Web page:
TWO SIDES OF FRONTNESS: DOORS AND WINDOWS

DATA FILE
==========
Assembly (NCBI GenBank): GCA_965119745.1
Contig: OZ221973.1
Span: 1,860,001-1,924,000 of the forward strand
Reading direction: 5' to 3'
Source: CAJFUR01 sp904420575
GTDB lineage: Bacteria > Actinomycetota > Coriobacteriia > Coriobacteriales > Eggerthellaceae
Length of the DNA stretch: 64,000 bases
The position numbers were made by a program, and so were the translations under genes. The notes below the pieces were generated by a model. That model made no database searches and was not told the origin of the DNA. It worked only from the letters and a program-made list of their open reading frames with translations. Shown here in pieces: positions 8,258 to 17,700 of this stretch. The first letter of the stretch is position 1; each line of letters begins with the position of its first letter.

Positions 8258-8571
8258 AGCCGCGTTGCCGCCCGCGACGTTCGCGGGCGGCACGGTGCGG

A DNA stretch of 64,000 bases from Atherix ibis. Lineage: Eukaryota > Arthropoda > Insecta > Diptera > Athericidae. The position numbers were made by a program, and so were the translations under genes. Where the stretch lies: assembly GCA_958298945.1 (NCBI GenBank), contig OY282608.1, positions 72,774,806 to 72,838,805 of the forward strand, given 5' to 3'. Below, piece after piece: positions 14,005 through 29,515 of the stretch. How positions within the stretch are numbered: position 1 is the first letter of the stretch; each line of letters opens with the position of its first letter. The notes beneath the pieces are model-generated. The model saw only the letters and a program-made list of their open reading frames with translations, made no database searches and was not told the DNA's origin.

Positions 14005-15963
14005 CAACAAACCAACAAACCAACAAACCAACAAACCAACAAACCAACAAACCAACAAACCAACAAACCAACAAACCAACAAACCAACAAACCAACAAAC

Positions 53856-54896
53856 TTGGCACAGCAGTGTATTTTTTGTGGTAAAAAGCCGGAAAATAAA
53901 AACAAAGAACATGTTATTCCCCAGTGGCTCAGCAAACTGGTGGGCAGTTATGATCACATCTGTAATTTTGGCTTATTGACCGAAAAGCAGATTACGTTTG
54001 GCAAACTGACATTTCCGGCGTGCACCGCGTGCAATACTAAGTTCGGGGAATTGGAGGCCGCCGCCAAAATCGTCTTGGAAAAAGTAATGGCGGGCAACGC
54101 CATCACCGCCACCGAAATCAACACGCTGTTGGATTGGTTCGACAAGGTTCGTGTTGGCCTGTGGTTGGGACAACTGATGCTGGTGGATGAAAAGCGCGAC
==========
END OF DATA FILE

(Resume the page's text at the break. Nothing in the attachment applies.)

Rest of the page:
The paper explores the interpretations of the Russian spatial prepositions pered ‘in front of’ and za ‘behind’ with the words dver’ ‘door’ and okno ‘window’ in the Russian National Corpus. The paper examines some previously unexplored aspects of the functioning of the non-trivial semantic feature of ‘frontness’ in the Russian language. We demonstrate that doors and windows are special two-facade objects that cannot be unambiguously characterized in terms of frontness, unlike all other objects. Due to functional and conceptual differences, dver’ and okno interact differently with the classic diagnostic contexts pered and za. While pered dver’ju usually refers to the space outside, za dver’jucan refer either to inner or outer locations, whereas pered oknom and za oknom demonstrate the opposite distribution. Pered oknom can mean either inside or outside, while za oknom means outside. This is explained functionally: doors in Russian are conceptualized primarily as serving to enter closed spaces from open spaces, while windows are conceptualized primarily as serving for looking out from closed spaces into open spaces. Finally, the range of prepositions that are sensitive to frontness in portals in the Russian language is wider than only ‘behind’ and ‘in front of’: the preposition ‘under’ is often quasisynonymous with ‘in front of’ and the preposition ‘in,’ which in classical works are not considered diagnostics of frontness, prove to be relevant test contexts. On the whole, one can conclude that frontness is a characteristic of a situation rather than of a specific object.